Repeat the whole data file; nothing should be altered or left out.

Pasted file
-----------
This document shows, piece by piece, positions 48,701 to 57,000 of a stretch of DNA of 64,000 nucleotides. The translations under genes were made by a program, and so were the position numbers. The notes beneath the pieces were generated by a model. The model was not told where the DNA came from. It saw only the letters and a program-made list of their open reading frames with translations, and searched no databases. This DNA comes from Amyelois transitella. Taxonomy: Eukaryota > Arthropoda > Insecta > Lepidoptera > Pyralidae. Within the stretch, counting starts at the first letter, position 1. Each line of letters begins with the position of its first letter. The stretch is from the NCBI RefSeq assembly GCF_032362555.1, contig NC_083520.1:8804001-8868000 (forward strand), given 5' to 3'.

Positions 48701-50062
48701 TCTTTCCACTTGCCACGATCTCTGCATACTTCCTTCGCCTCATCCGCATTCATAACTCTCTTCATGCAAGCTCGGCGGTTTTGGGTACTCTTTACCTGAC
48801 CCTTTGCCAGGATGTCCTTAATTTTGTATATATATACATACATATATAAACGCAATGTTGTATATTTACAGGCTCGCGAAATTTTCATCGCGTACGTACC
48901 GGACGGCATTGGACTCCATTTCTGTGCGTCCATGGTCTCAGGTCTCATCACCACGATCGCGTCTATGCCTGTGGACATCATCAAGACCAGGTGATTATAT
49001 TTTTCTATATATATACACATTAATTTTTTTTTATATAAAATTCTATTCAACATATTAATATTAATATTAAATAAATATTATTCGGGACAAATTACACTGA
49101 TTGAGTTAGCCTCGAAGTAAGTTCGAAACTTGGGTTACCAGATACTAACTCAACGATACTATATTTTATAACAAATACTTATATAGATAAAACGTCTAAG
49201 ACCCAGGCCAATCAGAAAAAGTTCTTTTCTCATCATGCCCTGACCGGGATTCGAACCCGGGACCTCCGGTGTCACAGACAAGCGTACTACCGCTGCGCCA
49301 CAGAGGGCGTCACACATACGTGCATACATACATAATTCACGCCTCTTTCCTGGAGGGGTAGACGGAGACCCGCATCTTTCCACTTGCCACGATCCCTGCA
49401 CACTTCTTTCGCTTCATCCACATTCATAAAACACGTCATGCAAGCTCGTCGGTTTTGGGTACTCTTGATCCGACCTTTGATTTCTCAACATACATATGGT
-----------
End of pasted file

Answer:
This document shows, piece by piece, positions 48,701 to 57,000 of a stretch of DNA of 64,000 nucleotides. The translations under genes were made by a program, and so were the position numbers. The notes beneath the pieces were generated by a model. The model was not told where the DNA came from. It saw only the letters and a program-made list of their open reading frames with translations, and searched no databases. This DNA comes from Amyelois transitella. Taxonomy: Eukaryota > Arthropoda > Insecta > Lepidoptera > Pyralidae. Within the stretch, counting starts at the first letter, position 1. Each line of letters begins with the position of its first letter. The stretch is from the NCBI RefSeq assembly GCF_032362555.1, contig NC_083520.1:8804001-8868000 (forward strand), given 5' to 3'.

Positions 48701-50062
48701 TCTTTCCACTTGCCACGATCTCTGCATACTTCCTTCGCCTCATCCGCATTCATAACTCTCTTCATGCAAGCTCGGCGGTTTTGGGTACTCTTTACCTGAC
48801 CCTTTGCCAGGATGTCCTTAATTTTGTATATATATACATACATATATAAACGCAATGTTGTATATTTACAGGCTCGCGAAATTTTCATCGCGTACGTACC
48901 GGACGGCATTGGACTCCATTTCTGTGCGTCCATGGTCTCAGGTCTCATCACCACGATCGCGTCTATGCCTGTGGACATCATCAAGACCAGGTGATTATAT
49001 TTTTCTATATATATACACATTAATTTTTTTTTATATAAAATTCTATTCAACATATTAATATTAATATTAAATAAATATTATTCGGGACAAATTACACTGA
49101 TTGAGTTAGCCTCGAAGTAAGTTCGAAACTTGGGTTACCAGATACTAACTCAACGATACTATATTTTATAACAAATACTTATATAGATAAAACGTCTAAG
49201 ACCCAGGCCAATCAGAAAAAGTTCTTTTCTCATCATGCCCTGACCGGGATTCGAACCCGGGACCTCCGGTGTCACAGACAAGCGTACTACCGCTGCGCCA
49301 CAGAGGGCGTCACACATACGTGCATACATACATAATTCACGCCTCTTTCCTGGAGGGGTAGACGGAGACCCGCATCTTTCCACTTGCCACGATCCCTGCA
49401 CACTTCTTTCGCTTCATCCACATTCATAAAACACGTCATGCAAGCTCGTCGGTTTTGGGTACTCTTGATCCGACCTTTGATTTCTCAACATACATATGGT